3 Guards and protection devices must be routinely checked and the checks recorded (see guidance on checks below). Woodworking equipment must have the appropriate markings and warnings such as the safe working speed and/or minimum circular saw blade size or a table adjacent listing these. Machines, other than portable machines, must be stable and secure in place. This is most effectively done by fastening to the floor, bench or similar fixture. Guidance: Suggested woodworking machinery safety checklists Daily operational checks Are all fixed and interlocked guards in position and secure? Do self-adjusting (e.g. saw-blade) guards move freely and fully enclose the blade or other dangerous part? Does the adjustable part of the guard enclose all of the blade on return to the rest position? Do return springs on saw-blade guards and at end millers work effectively? (i.e. do they return adjustable or moveable guards to a position where the dangerous parts are fully enclosed?) Are the safety devices and clamps working correctly? Are two-hand/hold-to-run controls working correctly? Are circular saw blade guards set to no more than 12 mm above the height of the material being cut? Are push-sticks provided at circular saws? Monthly maintenance checks Are all fixed guards held in place with fastenings that require a tool to undo them? Are all interlocking devices correctly aligned and securely attached to the guards? Does opening any interlocked guard immediately stop the dangerous parts it protects? Are the stopped dangerous parts incapable of being restarted with the guard still open? Do time-delay interlocks prevent access until rotation of dangerous parts has stopped? Do return springs on saw-blade guards and at end millers work effectively? (i.e. do they return adjustable or moveable guards to a position where the dangerous parts are fully enclosed?) Do hold-to-run controls at routers stop the cutters promptly (or if not are the tools guarded in the retracted position)? Do any emergency stops fitted prevent all continued movement of the machine? Does this prevent dangerous parts from operating until the machine is reset? Is there any evidence of interlocks or low pressure settings being tampered with? Where applicable, is movement of dangerous parts prevented while either a test piece is between the electro-sensitive curtain or a weight is applied to a pressure-sensitive mat? Is the worktable (upon which a workpiece rests or over which it passes) smooth and free of any obstruction or damage that is likely to interrupt the continuous feeding of any workpiece to the tool? Do the mechanical feed systems (where used) track and run smoothly? Are the tools sufficiently sharp and not damaged in such a way to increase the likely risk of disintegration/break-up? Do toolholders and workpiece clamping systems (where fitted) move freely and continue to function safely? Health and Safety Services 3 November 2009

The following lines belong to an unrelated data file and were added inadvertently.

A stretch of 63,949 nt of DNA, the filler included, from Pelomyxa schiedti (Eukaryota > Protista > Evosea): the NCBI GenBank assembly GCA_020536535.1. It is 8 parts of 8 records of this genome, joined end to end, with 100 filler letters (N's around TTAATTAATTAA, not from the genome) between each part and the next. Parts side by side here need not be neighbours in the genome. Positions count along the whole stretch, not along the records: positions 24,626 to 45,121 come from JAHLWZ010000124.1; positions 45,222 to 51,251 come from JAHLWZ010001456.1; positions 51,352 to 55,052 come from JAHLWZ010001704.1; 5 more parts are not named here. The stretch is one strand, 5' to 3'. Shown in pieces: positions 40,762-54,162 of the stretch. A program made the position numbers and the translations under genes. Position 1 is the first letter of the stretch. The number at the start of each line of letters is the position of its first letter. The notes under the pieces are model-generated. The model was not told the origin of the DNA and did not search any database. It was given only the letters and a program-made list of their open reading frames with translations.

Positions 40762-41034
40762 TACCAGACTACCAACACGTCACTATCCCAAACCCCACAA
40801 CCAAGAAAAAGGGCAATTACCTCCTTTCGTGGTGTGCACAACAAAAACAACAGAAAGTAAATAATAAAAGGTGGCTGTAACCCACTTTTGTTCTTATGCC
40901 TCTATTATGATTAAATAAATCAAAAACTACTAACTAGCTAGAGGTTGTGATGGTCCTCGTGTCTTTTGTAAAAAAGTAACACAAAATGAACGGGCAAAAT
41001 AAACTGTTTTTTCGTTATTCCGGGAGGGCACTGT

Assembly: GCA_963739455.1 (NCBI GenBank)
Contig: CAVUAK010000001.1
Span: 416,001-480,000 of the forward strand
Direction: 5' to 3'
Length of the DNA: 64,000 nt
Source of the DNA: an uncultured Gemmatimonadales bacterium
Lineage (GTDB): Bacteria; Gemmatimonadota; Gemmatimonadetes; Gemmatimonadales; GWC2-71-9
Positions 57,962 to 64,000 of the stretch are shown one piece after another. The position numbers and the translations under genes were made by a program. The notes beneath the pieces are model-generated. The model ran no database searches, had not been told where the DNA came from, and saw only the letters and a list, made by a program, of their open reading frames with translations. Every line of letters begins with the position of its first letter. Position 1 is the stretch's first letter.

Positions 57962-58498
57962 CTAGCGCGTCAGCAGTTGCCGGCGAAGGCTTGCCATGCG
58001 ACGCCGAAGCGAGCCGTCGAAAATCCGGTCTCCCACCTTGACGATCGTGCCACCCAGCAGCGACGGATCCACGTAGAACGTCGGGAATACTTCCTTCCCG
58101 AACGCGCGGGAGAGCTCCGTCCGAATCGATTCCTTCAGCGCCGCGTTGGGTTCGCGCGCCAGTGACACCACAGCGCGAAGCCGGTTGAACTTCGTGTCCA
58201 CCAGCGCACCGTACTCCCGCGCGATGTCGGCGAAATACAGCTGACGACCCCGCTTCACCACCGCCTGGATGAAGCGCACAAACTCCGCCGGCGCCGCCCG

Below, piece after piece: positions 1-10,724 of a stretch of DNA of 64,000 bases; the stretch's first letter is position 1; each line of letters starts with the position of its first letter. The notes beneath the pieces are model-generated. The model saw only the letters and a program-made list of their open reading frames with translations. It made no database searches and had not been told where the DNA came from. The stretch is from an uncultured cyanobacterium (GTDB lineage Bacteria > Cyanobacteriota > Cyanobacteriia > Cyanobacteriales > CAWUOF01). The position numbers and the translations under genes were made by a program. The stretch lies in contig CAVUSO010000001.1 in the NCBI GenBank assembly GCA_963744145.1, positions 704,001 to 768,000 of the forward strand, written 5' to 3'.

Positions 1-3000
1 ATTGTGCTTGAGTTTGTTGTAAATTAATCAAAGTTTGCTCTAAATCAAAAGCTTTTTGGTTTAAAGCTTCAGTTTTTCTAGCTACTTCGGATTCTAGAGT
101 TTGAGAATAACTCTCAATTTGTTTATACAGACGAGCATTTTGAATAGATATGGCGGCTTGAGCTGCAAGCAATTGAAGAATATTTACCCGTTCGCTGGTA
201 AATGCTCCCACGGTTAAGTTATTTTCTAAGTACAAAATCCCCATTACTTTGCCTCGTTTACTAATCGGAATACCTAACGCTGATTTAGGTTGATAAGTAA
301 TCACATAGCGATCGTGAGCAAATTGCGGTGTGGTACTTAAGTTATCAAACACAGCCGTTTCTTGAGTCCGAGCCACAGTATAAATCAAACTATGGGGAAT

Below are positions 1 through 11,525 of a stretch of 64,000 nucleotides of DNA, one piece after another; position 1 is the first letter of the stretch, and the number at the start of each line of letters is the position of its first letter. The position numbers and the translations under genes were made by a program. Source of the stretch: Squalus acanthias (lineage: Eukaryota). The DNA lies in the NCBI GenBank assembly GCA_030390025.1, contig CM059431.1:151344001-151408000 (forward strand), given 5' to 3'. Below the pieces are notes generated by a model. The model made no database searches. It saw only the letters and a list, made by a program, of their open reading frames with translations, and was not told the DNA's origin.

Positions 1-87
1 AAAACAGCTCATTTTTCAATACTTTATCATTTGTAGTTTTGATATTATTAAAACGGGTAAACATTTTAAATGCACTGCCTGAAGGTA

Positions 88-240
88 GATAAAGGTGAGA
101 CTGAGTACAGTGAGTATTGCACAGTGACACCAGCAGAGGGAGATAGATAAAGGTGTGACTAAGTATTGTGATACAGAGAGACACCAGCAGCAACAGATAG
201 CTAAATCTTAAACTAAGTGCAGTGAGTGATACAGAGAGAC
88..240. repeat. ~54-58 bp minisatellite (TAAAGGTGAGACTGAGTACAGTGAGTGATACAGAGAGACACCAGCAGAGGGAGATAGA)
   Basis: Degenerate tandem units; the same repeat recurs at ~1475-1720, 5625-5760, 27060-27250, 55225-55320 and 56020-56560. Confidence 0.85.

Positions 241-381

4 4. Information, training and competency assessment 4.1. Information and instructions for woodworking machinery Schools/Units should ensure that information and instructions are provided on the use of woodworking machinery, including, where relevant: the speed, range, type and dimensions of tools suitable for the machine; any limitation on the cutting speeds of the machine, particular operations or size and material of any workpiece; procedures relating to the repair or replacement of any guard or protection device; the availability, suitability and use of any additional protection device or protection appliance; the correct procedures to be followed for setting and adjusting operations; safe methods of handling tools; correct procedures for start-up and shutdown, isolation and the discharge of any residual energy; procedures for cleaning saw blades by hand (which should be carried out with the machine isolated and with the blade stopped); procedures for adjusting any guard, tool, clamp or other part of a machine (which should not be carried out while any part of the machine is in motion, unless they can be done safely); procedures for the safe mounting of tools and cutters Training schemes for woodworking Schools/Directorates/Units should ensure that training is provided for machine operators and those who assist in the machining process, for example in taking off, feeding and/or loading workpieces etc. It should also be provided for those who set, clean, or maintain woodworking machinery. All training schemes should include the following elements: instruction in the safety skills and knowledge common to woodworking processes. This should include aspects of good housekeeping and awareness of the dangers such as taking off, dropping on and kickback ; practical instruction in the safe operation of the machine, including: o o the dangers arising from the machine and any limitations as to its use; the main causes of accidents and relevant safe working practices including the correct use of guards, protection devices, appliances and the use of the manual brake where fitted. on-the-job training under close supervision Refresher training Schools/Directorates/Units should consider the need for refresher training for trained and experienced operators of woodworking machines. Skills decline if they are not used regularly. You should also pay particular attention to people who occasionally deputise for others - they may need more frequent refresher training than those who do the work regularly. This is also particularly relevant if: a worker has not operated a particular class of machine for some time; the method of control of the machine has changed; new equipment or technology is introduced; the system of work changes. Health and Safety Services 4 November 2009

5 4.4. Assessing competency A competent worker will be able to demonstrate: selection of the correct machine and tooling for the job, i.e. have the ability to say This is the wrong machine for the job, it can be done more safely on... ; the purpose and adjustment of guards, protection devices and appliances; a knowledge of safe methods of working including appropriate selection of jigs, holders, pushsticks and similar protection appliances; a practical understanding of legal requirements, for example the need to provide and use guards, as well as their correct adjustment and positioning etc; a knowledge of the nature of wood and the hazards which this produces including kickback, snatching and ejection. Health and Safety Services Governance Directorate Tel Issue 1 November 2009 Health and Safety Services 5 November 2009